About a month after he had been gelded he naturally became easier to handle.  We spent time halter breaking him and he did ok.  He was prone to kicking out, rearing up, taking off, etc., but seemed to settle down.  He needs quite a bit more handling as he proved when we loaded him up to go see Dr. Hoyme today.  Dana dodged a kick and we had to resort to bribing him with hay to get him moving into the trailer.  Fun!

Dr. Hoyme sedated Grady, put Lidocaine in his eyes and we waited for him start snoozing.  He remained in the trailer for treatment/biopsy because the trailer put him at a good height and the vet didn’t have to bend over/down to treat him.  Plus, he was pretty excited about all the goings on…especially the Andalusian stallion on the hot walker who was hollering and dancing around until Dr. Hoyme’s assistant put him back in a stall.  Since Grady was so hyped up, another shot of sedative was required and more lidocaine was administered.  Thanks to Dana who had a hair tie available, we were able to put Grady’s forelock into a man bun to keep it out of the way.  Or is that PonyBun??? 

(Semi Drunk and Stylin in his Pony Bun)

Dr. Hoyme biopsied his lower lid on the left eye.  He pointed out the characteristic yellow (sulfur) granules of habronema.  That is good news, but there could be other things going on too.  We will know more when the results from the biopsy are back.  The vet then injected steroids into the lower lids. 


We then closed the trailer up to head home.  Grady was big time pissed off!  Banging the trailer like a tambourine and hollering to high heavens.  He settled as we took off, but started up once we rounded the corner for home.  All the TIER horses were talking to him as he was yelling at the top of his voice!  He unloaded nicely by jumping out and then refusing to be led for a minute.  All the donkeys (his nextdoor neighbors) came to the fence and he acted like they were strangers and wasn’t going to walk past them for nothing!  The sound of the trailer doors being shut caused him to try to run forward and we just continued the motion until I had him back in his stall.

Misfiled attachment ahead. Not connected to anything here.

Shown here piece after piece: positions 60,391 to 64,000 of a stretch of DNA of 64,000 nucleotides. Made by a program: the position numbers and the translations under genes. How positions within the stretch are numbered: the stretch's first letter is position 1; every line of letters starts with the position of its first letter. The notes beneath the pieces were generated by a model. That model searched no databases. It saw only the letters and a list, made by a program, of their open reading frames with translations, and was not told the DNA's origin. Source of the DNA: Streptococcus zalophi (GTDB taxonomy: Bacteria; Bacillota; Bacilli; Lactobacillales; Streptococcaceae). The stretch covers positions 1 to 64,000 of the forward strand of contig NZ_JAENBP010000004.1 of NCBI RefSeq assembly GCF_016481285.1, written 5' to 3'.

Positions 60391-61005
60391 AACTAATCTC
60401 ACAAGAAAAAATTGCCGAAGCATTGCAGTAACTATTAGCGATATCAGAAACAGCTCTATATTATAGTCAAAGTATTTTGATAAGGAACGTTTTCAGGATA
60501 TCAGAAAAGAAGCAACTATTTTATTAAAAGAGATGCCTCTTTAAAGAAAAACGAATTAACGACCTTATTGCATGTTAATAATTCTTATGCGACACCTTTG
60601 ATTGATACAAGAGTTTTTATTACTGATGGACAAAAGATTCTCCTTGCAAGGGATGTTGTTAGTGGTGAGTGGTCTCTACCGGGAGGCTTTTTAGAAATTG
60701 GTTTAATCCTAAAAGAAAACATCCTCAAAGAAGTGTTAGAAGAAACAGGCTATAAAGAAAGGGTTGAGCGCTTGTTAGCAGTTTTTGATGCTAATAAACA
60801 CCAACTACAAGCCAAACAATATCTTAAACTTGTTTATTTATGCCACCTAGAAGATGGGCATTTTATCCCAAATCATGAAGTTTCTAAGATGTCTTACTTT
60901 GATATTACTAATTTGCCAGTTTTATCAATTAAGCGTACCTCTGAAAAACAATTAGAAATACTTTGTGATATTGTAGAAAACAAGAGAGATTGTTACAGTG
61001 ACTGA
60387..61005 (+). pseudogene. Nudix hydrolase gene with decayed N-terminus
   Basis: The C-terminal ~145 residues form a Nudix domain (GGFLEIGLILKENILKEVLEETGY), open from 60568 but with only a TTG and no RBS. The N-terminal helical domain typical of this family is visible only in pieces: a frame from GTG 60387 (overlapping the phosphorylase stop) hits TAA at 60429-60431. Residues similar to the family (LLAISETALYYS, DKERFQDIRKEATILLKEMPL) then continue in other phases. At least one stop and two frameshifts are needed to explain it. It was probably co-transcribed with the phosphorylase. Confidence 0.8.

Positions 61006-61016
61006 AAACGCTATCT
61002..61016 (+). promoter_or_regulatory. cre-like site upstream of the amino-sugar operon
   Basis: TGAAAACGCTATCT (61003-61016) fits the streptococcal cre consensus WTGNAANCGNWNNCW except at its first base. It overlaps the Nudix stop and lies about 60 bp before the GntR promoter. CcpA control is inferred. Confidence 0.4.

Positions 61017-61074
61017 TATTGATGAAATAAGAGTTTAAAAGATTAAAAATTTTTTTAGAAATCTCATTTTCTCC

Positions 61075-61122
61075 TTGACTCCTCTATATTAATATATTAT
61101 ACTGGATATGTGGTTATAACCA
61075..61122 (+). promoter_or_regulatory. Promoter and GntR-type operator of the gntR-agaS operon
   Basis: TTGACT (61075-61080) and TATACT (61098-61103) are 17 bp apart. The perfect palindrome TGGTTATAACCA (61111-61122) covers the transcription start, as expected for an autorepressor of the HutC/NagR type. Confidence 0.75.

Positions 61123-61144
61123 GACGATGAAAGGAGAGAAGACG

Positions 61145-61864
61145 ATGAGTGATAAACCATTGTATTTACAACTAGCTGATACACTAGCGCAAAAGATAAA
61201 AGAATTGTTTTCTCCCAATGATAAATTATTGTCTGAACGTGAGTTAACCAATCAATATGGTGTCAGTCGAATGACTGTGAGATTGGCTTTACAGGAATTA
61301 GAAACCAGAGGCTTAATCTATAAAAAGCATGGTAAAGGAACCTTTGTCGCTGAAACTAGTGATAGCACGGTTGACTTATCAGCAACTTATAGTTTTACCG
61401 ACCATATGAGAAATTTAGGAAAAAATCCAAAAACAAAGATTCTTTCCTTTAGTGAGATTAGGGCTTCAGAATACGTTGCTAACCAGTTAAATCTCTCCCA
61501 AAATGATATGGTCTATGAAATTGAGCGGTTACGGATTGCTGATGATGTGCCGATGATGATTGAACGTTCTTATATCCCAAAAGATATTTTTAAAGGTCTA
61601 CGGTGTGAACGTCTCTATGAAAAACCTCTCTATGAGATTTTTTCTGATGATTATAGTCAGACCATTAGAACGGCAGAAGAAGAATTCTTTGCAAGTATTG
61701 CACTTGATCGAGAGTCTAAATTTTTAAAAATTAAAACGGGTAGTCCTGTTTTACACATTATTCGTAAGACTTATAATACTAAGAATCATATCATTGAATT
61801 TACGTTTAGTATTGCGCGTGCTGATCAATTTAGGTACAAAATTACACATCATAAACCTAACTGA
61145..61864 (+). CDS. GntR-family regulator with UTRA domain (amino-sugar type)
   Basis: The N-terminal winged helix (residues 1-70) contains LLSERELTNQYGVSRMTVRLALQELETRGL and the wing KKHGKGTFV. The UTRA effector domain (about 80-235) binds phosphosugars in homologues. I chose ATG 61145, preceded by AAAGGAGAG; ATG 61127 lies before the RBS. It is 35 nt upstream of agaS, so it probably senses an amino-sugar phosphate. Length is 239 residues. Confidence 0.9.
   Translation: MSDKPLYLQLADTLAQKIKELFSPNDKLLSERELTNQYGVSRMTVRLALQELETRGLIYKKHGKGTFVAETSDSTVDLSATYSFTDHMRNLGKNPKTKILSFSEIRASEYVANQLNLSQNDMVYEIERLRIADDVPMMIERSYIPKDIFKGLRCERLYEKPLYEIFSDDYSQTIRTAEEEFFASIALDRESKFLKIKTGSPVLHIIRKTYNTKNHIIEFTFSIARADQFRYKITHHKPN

So…we wait for biopsy results, continue with the ointment and he gets Ivermectin every week.  He is such a PONY!!  He makes me laugh.  Stinkin cute pony.  Pony Bun was still in place the next morning!

7/11/2019 - Possible Ocular Sarcoids?

Grady will be going to see Dr. Thomas Hoyme next week about his eyes.  We sent pictures to Dr. Hoyme and he is thinking that the culprit is ocular sarcoids rather than a reaction to the flies.  There are NO sores on these lesions/bumps. The ointment we have been using with cortisone does reduce SOME of the swelling/bulging, but not significantly.  We will know more after he is examined by Dr. Hoyme to see if he is a candiate for surgery.  If so, the cost would be around 500.  If they are sarcoids, there is a very real chance of them returning.  We will keep you updated.

3/20/2019 - My Eyes!

We apply ointment prescribed by the veterinarian twice a day to his eyes.  Hopefully the awful swelling will go down and we will evaluate how bad the scar tissue is later on.  Fortunately the flies aren’t out in force right now and we will be shopping for a cob sized fly mask to give his eyes protection.

He is a very smart little guy!  Grady is starting to understand about giving to pressure and learning to lead.  Fortunately, he is easy to catch to apply his eye ointment and is good about that.  He's still a bit full of himself of course.  It will just take time, patience and for me to quit just laughing at his antics as he flies around.



True Innocents Equine Rescue (T.I.E.R)
17130 Van Buren Blvd., #45
Riverside, CA, 92504
Tel: 951-943-0627